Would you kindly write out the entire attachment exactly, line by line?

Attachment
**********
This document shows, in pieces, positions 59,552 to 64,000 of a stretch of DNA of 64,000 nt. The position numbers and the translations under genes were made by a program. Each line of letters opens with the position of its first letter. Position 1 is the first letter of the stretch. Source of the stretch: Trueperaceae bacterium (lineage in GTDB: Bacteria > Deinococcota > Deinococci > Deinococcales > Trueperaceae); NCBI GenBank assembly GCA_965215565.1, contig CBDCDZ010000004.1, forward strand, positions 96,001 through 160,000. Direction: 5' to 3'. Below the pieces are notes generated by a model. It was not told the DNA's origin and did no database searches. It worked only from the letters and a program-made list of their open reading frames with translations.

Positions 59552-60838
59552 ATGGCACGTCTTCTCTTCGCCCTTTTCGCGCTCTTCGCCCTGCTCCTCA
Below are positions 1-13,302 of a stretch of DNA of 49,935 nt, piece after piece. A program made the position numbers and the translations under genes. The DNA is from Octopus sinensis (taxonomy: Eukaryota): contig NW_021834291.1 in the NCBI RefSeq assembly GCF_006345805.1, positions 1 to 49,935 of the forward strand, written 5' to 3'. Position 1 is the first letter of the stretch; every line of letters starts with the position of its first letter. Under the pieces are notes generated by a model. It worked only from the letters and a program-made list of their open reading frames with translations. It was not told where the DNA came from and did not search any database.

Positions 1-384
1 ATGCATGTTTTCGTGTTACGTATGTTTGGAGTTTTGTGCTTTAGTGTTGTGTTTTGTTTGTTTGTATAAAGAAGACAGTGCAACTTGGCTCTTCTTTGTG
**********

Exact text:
This document shows, in pieces, positions 59,552 to 64,000 of a stretch of DNA of 64,000 nt. The position numbers and the translations under genes were made by a program. Each line of letters opens with the position of its first letter. Position 1 is the first letter of the stretch. Source of the stretch: Trueperaceae bacterium (lineage in GTDB: Bacteria > Deinococcota > Deinococci > Deinococcales > Trueperaceae); NCBI GenBank assembly GCA_965215565.1, contig CBDCDZ010000004.1, forward strand, positions 96,001 through 160,000. Direction: 5' to 3'. Below the pieces are notes generated by a model. It was not told the DNA's origin and did no database searches. It worked only from the letters and a program-made list of their open reading frames with translations.

Positions 59552-60838
59552 ATGGCACGTCTTCTCTTCGCCCTTTTCGCGCTCTTCGCCCTGCTCCTCA
Below are positions 1-13,302 of a stretch of DNA of 49,935 nt, piece after piece. A program made the position numbers and the translations under genes. The DNA is from Octopus sinensis (taxonomy: Eukaryota): contig NW_021834291.1 in the NCBI RefSeq assembly GCF_006345805.1, positions 1 to 49,935 of the forward strand, written 5' to 3'. Position 1 is the first letter of the stretch; every line of letters starts with the position of its first letter. Under the pieces are notes generated by a model. It worked only from the letters and a program-made list of their open reading frames with translations. It was not told where the DNA came from and did not search any database.

Positions 1-384
1 ATGCATGTTTTCGTGTTACGTATGTTTGGAGTTTTGTGCTTTAGTGTTGTGTTTTGTTTGTTTGTATAAAGAAGACAGTGCAACTTGGCTCTTCTTTGTG